BRASILIA (Reuters) - Brazil’s health ministry said Wednesday that Abbott Laboratories Inc. agreed to cut the price of its Kaletra AIDS drug by 29.5 percent.
The lower price for the drug, also known as lopinavir and ritonavir, will help Brazil supply free drugs for its AIDS treatment program.
In May, President Luiz Inacio Lula da Silva authorized Brazil for the first time to break the patent on an AIDS drug, one made by Merck & Co.. It then started importing a generic version of the drug Efavirenz from India.
Under WTO rules, countries can issue a “compulsory license” to manufacture or buy generic versions of patented drugs deemed critical to public health.
Drug makers often reduce prices to keep countries as clients and avoid compulsory licenses.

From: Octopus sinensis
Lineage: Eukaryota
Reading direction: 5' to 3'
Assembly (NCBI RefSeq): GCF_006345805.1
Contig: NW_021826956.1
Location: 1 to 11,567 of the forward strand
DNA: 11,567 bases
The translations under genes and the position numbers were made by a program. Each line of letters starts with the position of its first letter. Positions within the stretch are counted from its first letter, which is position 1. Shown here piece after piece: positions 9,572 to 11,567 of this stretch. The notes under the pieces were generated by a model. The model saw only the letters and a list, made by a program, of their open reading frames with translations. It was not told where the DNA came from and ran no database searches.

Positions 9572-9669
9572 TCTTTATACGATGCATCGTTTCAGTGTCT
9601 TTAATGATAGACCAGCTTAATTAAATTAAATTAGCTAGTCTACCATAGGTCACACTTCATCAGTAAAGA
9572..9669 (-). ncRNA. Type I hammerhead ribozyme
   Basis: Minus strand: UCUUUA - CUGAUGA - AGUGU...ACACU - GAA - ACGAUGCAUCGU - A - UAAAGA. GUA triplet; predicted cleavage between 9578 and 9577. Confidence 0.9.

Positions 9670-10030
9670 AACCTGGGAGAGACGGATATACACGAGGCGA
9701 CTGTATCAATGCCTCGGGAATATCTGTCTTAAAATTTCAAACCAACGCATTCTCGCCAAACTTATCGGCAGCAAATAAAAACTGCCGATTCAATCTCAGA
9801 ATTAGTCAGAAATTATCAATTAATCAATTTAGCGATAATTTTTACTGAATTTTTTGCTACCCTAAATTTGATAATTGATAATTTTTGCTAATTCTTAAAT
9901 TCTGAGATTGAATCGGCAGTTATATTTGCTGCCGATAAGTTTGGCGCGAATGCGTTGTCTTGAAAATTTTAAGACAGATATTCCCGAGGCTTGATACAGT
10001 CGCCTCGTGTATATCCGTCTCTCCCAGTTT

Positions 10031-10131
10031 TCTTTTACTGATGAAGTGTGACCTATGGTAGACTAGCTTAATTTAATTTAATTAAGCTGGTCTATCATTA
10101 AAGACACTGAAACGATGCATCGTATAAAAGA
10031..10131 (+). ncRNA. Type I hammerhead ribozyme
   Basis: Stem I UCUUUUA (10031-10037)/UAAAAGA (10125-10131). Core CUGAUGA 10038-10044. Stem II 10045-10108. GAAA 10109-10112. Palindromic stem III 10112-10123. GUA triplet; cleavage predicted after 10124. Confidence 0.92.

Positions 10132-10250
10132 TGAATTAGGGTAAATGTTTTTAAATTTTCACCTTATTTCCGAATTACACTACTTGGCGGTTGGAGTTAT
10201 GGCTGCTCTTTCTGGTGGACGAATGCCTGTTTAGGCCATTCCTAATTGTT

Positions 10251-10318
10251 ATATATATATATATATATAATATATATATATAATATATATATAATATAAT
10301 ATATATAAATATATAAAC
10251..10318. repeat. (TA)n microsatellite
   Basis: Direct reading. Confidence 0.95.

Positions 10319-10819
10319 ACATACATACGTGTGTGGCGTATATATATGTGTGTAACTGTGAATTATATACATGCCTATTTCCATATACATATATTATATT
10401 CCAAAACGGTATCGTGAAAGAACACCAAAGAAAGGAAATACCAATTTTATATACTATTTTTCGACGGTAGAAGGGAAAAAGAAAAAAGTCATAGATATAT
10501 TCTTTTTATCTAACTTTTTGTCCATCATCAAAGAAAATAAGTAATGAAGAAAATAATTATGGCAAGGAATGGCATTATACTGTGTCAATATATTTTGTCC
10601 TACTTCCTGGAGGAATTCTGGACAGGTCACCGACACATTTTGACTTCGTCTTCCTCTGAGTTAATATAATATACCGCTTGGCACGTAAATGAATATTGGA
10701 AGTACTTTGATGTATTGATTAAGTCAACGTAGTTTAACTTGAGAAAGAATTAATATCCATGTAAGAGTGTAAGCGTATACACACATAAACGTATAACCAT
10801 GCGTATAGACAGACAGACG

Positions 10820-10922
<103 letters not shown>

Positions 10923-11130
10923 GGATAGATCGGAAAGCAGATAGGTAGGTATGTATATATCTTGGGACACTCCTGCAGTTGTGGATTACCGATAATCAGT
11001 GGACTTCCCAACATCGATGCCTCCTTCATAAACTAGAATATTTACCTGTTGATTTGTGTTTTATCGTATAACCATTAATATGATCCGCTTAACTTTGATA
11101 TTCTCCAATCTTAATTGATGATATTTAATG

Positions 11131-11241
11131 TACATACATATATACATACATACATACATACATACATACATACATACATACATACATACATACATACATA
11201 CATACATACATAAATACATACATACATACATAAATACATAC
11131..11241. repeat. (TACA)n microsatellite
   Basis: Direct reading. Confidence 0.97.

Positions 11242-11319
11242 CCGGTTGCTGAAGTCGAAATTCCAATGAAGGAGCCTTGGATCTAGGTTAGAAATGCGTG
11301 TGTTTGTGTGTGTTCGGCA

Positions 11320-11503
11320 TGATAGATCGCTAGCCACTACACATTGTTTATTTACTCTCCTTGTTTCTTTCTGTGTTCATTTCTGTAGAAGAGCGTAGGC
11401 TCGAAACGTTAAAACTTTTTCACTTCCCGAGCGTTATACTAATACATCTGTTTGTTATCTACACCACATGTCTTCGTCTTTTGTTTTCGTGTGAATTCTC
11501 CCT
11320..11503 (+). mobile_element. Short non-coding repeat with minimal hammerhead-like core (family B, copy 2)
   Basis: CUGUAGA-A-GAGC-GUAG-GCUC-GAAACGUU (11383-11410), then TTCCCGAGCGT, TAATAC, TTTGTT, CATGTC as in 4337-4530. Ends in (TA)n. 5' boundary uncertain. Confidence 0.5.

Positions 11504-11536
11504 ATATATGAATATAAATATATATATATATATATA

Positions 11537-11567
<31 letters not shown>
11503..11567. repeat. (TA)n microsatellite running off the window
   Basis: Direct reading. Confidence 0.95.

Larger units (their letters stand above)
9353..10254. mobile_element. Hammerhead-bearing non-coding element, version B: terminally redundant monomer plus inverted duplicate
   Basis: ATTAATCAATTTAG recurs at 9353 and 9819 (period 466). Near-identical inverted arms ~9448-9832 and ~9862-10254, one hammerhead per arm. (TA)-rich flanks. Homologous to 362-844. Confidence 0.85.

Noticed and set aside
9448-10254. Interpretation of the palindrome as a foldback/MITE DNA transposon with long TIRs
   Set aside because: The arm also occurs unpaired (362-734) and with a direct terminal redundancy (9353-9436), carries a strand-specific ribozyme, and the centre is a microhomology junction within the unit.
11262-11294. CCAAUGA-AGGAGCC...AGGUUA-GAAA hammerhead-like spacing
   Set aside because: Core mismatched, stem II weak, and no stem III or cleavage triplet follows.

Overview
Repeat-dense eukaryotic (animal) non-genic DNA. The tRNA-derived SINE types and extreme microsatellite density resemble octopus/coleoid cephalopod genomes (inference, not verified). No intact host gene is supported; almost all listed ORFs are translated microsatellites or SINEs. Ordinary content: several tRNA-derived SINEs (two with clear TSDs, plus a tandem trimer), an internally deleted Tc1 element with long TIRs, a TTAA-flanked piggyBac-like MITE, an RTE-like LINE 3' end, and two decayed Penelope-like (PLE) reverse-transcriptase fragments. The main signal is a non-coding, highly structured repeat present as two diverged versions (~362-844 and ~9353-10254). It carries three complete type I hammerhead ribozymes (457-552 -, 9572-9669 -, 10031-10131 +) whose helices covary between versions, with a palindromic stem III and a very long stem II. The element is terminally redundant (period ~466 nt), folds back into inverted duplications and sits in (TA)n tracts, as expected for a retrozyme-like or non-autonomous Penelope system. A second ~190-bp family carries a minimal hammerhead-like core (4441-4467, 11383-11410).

Brazil provides free universal access to AIDS drugs and distributes condoms and syringes free as part of a prevention program lauded by the United Nations.
The program helped Brazil slow infection rates and avoid what experts said would become an AIDS epidemic. Infection rates among adults have stabilized at levels similar to those in the United States.
But government spending on anti-retroviral drugs doubled in four years to nearly 1 billion reais (US$495 million) in 2005, according to a Brazilian report for the United Nations.